The bad part of poker is not an unknown, it's going broke, everyone knows what it is and as I mentioned, if I graduate from school, attempt to go pro in poker, and end up not cutting it and lose my entire poker bankroll, I can search for a job and probably be just fine. I don't plan on being married by that point and I certainly hope I don't have kids by then. I will have gotten my degree, so if I fail for whatever reason I can just look for a job and get right back on my feet. Others may not be able to do that. That's all I'm saying. The point is most likely you will fail, and making millions CAN be predicted. If you are currently beating a level for ~3 PTBB/100, going pro will not raise that to 5. You already know your current winrate, and that's only going to go down if you go pro. So you can already estimate your max winrate, take your winrate and project it onto 40 hours a week, 48 weeks a year (gives 4 weeks for vacations, breaks, getting sick, etc.). I highly doubt someone not pro already will see a number bigger than a million.

So basically my point is most likely you'll fail, that's the grim reality. Should that prevent you if you have the right qualities? No. If you can handle failing, take the shot, you never know what you can do until you try. But if failing would ruin your life, cause you to have to declare bankruptcy, hurt your family, or anything like that then I'd say don't take the shot, because you'll probably fail and you'll probably end up hurting not only yourself but the loved ones around you as well.
 
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Dayne G.

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I completely agree here. You can find past threads where I've been quoted as saying basically what you are, think about what will happen if you DON'T take that shot. But that's if you fit the criteria.

None taken :)


Did you miss the part where I've said I'm definitely considering taking a shot? It's just that I have a back-up plan in case I do fail, I'm pursuing a degree in computer science.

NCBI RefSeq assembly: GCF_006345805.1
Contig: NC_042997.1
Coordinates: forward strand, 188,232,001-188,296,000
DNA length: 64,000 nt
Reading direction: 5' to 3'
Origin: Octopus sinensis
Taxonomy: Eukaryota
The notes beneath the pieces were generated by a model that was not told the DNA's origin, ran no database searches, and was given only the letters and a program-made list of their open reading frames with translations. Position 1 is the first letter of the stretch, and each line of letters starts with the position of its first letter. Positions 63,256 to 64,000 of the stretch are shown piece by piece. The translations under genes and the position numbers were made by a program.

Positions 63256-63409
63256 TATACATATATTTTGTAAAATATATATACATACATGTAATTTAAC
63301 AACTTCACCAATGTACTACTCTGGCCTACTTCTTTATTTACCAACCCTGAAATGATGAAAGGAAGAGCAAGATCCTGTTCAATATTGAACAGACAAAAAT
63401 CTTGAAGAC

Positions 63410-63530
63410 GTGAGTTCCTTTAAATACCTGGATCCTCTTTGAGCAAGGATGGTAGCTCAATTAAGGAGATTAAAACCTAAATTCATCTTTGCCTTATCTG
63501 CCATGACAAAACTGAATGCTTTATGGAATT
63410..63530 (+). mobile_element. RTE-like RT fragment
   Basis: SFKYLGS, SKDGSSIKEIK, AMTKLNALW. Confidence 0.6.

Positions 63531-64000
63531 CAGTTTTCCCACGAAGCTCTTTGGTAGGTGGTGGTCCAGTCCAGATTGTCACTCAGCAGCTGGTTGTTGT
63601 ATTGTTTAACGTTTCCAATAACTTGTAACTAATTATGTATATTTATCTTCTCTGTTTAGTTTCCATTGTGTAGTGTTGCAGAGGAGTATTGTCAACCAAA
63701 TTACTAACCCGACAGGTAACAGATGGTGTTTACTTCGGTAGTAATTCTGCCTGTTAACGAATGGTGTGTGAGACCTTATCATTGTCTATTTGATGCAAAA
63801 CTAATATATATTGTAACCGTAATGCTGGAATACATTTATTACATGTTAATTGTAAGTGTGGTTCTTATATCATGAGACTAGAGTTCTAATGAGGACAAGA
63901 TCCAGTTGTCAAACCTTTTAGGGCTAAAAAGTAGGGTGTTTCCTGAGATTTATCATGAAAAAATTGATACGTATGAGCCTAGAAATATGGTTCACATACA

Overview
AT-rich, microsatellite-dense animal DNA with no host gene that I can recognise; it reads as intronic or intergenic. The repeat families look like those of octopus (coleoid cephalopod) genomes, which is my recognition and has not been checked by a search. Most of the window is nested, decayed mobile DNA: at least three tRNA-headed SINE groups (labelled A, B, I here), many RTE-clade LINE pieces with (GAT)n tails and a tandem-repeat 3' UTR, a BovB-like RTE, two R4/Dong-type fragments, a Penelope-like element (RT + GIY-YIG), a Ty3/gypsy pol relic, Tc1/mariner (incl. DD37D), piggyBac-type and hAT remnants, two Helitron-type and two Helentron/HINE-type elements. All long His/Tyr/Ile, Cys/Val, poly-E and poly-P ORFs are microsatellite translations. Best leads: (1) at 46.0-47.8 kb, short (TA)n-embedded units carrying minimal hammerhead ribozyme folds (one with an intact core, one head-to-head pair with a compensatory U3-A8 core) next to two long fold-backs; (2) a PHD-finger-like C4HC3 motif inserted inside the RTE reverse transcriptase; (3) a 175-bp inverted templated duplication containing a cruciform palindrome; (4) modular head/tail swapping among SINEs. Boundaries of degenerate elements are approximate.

Again, if you're 20, no responsibility, good skill set to fall back on if you fail, love poker, then by all means go for it. But if you're 40, have a wife and kids, a good job, house payments to make, and then you take a shot by quitting your job, you could hurt your entire family if you fail. That pressure alone would make it even harder for you to succeed. Poker requires patience and not relying on instant success. If you're short on money and need to work to make the payments, that's completely different.



The bad part of poker is not an unknown, it's going broke, everyone knows what it is and as I mentioned, if I graduate from school, attempt to go pro in poker, and end up not cutting it and lose my entire poker bankroll, I can search for a job and probably be just fine. I don't plan on being married by that point and I certainly hope I don't have kids by then. I will have gotten my degree, so if I fail for whatever reason I can just look for a job and get right back on my feet. Others may not be able to do that. That's all I'm saying. The point is most likely you will fail, and making millions CAN be predicted. If you are currently beating a level for ~3 PTBB/100, going pro will not raise that to 5. You already know your current winrate, and that's only going to go down if you go pro. So you can already estimate your max winrate, take your winrate and project it onto 40 hours a week, 48 weeks a year (gives 4 weeks for vacations, breaks, getting sick, etc.). I highly doubt someone not pro already will see a number bigger than a million.

So basically my point is most likely you'll fail, that's the grim reality. Should that prevent you if you have the right qualities? No. If you can handle failing, take the shot, you never know what you can do until you try. But if failing would ruin your life, cause you to have to declare bankruptcy, hurt your family, or anything like that then I'd say don't take the shot, because you'll probably fail and you'll probably end up hurting not only yourself but the loved ones around you as well.

HOLY SHITE!!! WE AGREEEEE??!!

(Don't tell anyone) :D